Music, parades, candy, and laughter fill the town of Falcon, North Carolina, for the annual Harvest Train celebration held each year on the Tuesday before Thanksgiving. As children line the streets, a parade of floats representing churches, friends, and supporters of Falcon Children’s Home ride through the campus sharing joy and candy. Since 1947, Harvest Train has served as an opportunity for the community to bless this ministry with commodities and financial gifts during the holiday season.
For over a century, Falcon Children’s Home has provided a home for children who are unable to live with their parents in a regular home setting. According to Superintendent Joseph Leggett, it is estimated that approximately ten thousand lives have been touched by the ministries of Falcon Children’s Home, which operates under the auspices of the International Pentecostal Holiness Church. In recent years, the Children’s Home has expanded to include Royal Home Ministries, a residential home for teen mothers and babies; Falcon Christian Academy, a private school focused on educating students in foster care; a transitional living program; foster care program; and New Life Christian Adoptions. In 2016, Falcon Children’s Home opened a new campus, Turbeville Children’s Home, in Turbeville, South Carolina.
The annual Harvest Train celebration also provides an opportunity for the children of Falcon Children’s Home to thank individuals and ministries that have supported them in prayer and finances throughout the year. On Monday night, November 20, the mothers and babies from Royal Home Ministries presented a moving drama, Fit for a King, where young ladies shared that even though the world may say they are “unfit,” they know they are “Fit for a King!”
Earlier in the day, Royal Home Ministries dedicated the Celebration Playground, a toddler play area provided by Celebration Center in Belpre, Ohio. Pastors Rob and Cara Clegg are grateful for a church that encourages young ladies to choose life, “It is one thing to preach about abortion, but another to be a part of a denomination that is actually doing something about it.”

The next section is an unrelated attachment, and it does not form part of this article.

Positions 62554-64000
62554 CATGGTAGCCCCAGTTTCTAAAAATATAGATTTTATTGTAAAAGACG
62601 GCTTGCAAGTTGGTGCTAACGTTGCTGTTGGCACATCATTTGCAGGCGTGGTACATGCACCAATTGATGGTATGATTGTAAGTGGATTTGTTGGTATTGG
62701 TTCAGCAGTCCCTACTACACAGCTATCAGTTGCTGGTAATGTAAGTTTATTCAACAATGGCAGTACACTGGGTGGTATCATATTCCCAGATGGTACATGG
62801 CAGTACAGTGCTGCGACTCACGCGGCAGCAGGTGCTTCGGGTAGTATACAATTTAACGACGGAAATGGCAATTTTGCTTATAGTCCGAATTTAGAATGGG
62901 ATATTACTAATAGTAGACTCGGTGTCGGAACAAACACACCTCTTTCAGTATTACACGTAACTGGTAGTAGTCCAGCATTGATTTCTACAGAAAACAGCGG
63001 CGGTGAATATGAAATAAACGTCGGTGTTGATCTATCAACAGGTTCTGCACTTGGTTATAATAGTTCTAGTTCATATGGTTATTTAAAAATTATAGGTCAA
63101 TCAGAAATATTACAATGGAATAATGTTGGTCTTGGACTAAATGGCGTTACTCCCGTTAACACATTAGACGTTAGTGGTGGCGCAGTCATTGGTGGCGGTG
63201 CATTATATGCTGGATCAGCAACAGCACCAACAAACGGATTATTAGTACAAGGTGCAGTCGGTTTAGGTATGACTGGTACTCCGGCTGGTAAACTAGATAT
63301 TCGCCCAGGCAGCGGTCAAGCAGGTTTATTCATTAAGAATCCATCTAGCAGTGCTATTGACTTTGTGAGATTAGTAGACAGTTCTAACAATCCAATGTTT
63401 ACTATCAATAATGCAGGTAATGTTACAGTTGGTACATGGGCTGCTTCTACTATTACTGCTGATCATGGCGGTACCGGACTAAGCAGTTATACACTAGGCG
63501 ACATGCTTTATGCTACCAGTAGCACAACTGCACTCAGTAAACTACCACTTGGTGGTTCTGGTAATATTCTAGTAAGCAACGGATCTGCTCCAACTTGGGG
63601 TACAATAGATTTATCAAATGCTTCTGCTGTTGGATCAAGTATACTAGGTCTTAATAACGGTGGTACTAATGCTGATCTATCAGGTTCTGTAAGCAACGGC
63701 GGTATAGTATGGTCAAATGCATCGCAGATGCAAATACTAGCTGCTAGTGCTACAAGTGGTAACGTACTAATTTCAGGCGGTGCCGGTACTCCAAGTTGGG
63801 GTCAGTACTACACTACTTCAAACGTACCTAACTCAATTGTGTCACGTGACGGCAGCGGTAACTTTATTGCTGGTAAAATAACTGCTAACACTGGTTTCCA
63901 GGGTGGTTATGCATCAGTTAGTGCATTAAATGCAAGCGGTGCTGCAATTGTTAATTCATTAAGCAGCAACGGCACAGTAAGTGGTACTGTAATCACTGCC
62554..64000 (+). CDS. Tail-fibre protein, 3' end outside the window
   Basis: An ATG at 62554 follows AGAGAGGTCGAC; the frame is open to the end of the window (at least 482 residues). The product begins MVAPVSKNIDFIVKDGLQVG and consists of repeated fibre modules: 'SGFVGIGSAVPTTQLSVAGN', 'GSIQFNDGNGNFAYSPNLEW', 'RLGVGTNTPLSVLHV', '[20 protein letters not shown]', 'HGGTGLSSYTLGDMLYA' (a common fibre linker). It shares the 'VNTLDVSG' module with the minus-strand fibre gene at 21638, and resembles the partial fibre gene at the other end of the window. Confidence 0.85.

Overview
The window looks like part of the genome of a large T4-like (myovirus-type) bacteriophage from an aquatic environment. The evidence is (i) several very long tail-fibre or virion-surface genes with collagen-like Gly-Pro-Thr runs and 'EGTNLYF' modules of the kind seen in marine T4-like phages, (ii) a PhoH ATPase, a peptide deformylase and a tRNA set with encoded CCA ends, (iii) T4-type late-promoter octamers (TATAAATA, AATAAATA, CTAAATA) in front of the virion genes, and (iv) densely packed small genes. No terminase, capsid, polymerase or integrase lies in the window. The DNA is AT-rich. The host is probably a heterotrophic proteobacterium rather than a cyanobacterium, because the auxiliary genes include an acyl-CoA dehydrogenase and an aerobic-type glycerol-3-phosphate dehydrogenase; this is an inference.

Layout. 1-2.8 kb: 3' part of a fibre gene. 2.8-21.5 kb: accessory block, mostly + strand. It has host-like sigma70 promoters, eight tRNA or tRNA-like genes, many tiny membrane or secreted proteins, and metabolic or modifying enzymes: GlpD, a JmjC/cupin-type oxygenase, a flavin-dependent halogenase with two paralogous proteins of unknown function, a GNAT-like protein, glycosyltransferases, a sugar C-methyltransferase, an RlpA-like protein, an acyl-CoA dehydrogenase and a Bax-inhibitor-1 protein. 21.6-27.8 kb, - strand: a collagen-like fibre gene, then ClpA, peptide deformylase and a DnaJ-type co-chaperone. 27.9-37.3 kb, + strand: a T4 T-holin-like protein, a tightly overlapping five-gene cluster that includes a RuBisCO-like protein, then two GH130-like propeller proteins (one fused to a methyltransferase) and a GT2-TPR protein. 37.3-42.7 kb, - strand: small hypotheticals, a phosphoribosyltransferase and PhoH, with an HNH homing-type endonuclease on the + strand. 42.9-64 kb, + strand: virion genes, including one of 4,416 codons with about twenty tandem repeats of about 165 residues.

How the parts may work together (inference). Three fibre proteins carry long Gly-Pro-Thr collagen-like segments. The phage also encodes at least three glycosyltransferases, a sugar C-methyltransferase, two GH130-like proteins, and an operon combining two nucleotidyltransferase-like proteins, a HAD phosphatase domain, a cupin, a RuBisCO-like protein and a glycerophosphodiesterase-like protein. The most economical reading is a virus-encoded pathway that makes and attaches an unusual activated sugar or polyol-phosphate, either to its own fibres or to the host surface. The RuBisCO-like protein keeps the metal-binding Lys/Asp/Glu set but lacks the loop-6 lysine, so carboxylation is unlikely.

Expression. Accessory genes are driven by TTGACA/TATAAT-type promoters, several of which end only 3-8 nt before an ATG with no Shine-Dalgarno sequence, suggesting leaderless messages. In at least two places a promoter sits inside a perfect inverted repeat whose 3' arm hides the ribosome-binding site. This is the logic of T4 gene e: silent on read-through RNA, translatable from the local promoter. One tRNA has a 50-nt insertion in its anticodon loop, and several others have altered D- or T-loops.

Through the 50CC Diaper Run, Mission M:25 is raising awareness for Royal Home Ministries and the right to life. This year, Director Gary Burd presented over 96,000 diapers, 115,000 baby wipes and $17,000 cash collected during the coast-to-coast motorcycle ride.
Harvest Train festivities culminated on Tuesday morning as the Culbreth Memorial Auditorium overflowed as people came from around the nation to be a part of the special thanksgiving service. Superintendent Joseph Leggett opened the service by welcoming special guests and expressing his appreciation for the overwhelming support of the community, church and alumni. The congregation then joined in celebration as they sang Christmas carols led by the children of Falcon Children’s Home.
Using the story of David and Mephibosheth, the “At the King’s Table” program, written by Falcon alumni Buck Hodge, reminded us that regardless of someone’s past or disabilities, everyone can find healing, love, and acceptance “At the King’s Table.” For many, Falcon Children’s Home has become that place of healing and acceptance.
At the conclusion of the service, IPHC Women’s Ministries Director Samantha Snipes thanked the children for a wonderful performance and presented gifts of over $411,068 in cash and commodities from IPHC Women’s Ministries. “Harvest Train is an amazing event that we look forward to each year. There is nothing greater in the world than investing in people! Women’s Ministries is thankful for the opportunity to be a part of what God is doing at Falcon.”
Through Falcon Children’s Home, the IPHC is sharing Christ’s love with a hurting world. Children can find a safe place to live when life brings challenging circumstances. Young ladies are given the opportunity to choose life over abortion in a supportive, caring environment. And every effort is made to provide an environment where each child can succeed.
To support this ministry or receive more information, please visit Falcon Children’s Home.
By Janese Bennett